Those who are left to grieve the suicide of a loved one are called “suicide survivors.” Currently there are nearly 35,000 suicides annually in the United States – it’s estimated that for every suicide there are at least 6 suicide survivors. Approximately 5 million Americans have become suicide survivors over the past 30 years. Experiencing the loss of a loved one to suicide can be shocking, painful, unexpected, and can severely impact the entire grieving process.
Common effects suicide survivors experience include:
- Feeling responsible for not preventing the suicide
- Feeling rejected or abandoned by their loved ones
- Relief (if loved one was suffering)
- Profound sadness
- Emotional shock
- Grief (physical, mental, emotional, and spiritual)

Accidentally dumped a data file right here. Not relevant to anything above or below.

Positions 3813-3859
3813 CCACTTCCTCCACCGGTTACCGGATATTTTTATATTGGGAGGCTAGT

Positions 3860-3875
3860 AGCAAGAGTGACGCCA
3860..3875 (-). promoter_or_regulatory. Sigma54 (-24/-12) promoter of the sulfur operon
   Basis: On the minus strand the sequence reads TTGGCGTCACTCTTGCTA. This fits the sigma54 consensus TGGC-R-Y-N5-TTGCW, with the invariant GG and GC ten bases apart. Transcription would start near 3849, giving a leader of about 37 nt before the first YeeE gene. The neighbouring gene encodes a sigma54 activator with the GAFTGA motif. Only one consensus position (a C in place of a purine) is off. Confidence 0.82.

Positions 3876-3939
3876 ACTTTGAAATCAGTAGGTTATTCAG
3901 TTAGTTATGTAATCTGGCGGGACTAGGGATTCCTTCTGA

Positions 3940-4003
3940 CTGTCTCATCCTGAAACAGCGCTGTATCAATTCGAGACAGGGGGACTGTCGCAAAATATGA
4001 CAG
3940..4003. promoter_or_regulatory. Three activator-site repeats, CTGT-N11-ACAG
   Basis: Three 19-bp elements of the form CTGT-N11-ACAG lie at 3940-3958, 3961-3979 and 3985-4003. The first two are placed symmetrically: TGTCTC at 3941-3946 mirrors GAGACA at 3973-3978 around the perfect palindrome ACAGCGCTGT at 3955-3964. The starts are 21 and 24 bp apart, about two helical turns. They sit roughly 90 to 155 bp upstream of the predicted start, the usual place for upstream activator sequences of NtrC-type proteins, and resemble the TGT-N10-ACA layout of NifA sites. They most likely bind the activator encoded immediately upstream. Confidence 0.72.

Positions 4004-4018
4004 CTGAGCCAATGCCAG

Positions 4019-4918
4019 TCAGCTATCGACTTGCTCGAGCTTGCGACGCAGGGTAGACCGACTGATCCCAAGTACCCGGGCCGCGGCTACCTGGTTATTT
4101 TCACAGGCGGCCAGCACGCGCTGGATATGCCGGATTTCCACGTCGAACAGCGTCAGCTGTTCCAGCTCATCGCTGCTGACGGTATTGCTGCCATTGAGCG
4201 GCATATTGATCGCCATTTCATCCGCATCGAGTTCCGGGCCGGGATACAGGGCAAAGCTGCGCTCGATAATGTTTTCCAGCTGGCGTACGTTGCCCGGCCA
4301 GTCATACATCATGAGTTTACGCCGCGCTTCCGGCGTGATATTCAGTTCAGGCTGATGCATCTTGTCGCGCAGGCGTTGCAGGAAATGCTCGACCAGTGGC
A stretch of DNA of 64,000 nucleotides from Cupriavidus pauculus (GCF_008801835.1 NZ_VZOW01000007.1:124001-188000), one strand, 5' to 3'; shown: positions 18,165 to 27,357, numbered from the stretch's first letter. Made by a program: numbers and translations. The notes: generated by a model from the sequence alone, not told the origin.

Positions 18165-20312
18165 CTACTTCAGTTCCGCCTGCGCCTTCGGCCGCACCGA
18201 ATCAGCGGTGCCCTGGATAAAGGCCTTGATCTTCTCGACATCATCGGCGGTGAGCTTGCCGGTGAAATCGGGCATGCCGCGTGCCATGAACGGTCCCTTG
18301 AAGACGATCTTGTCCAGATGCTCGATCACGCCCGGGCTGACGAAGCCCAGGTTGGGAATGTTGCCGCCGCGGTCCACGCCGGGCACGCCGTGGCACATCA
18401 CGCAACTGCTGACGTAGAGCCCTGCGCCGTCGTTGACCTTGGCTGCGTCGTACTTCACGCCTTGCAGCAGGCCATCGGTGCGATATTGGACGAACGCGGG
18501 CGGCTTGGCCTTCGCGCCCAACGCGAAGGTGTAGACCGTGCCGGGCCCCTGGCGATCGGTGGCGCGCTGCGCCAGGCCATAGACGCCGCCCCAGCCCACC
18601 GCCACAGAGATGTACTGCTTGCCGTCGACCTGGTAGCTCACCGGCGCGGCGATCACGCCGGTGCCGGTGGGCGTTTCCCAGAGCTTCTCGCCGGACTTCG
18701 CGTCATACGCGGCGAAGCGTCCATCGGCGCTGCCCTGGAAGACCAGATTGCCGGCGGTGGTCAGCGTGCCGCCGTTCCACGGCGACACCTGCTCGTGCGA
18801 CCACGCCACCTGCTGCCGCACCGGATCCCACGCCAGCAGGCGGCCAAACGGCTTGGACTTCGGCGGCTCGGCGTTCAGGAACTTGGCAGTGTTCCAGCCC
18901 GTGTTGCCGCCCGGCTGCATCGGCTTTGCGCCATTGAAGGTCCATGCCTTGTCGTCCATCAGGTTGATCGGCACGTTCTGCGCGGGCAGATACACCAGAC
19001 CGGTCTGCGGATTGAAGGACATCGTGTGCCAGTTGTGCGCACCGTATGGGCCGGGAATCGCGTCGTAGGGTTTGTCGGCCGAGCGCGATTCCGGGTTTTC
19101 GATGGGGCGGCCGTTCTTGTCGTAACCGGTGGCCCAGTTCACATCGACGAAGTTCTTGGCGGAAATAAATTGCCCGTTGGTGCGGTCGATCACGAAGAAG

- Post-traumatic stress disorder
Types of suicidal ideation treatment
When you come to us for help, you’ll be immediately evaluated for safety and undergo a number of evaluations that will help steer your course of treatment. The psychiatric evaluation can help us diagnose any mental health disorders you’re facing and begin treatment for these disorders. We’ll use the results of your evaluations to create an individualized treatment plan that will meet all of your needs.
Individual therapy helps you deal with your suicidal thoughts. Our therapists will provide one-on-one therapeutic guidance to help you confront your challenges and teach you more adaptive coping skills. You will learn to identify your negative thoughts and replace them with more adaptive ways of coping.
Group therapy can be very helpful for people who are struggling with thoughts of suicide. Suicidal thoughts can be intensely isolating, and group therapy will help you connect with others who understand the challenges you face. Together you’ll work to discover new coping skills, develop appropriate ways to deal with stress, and learn about co-occurring disorders.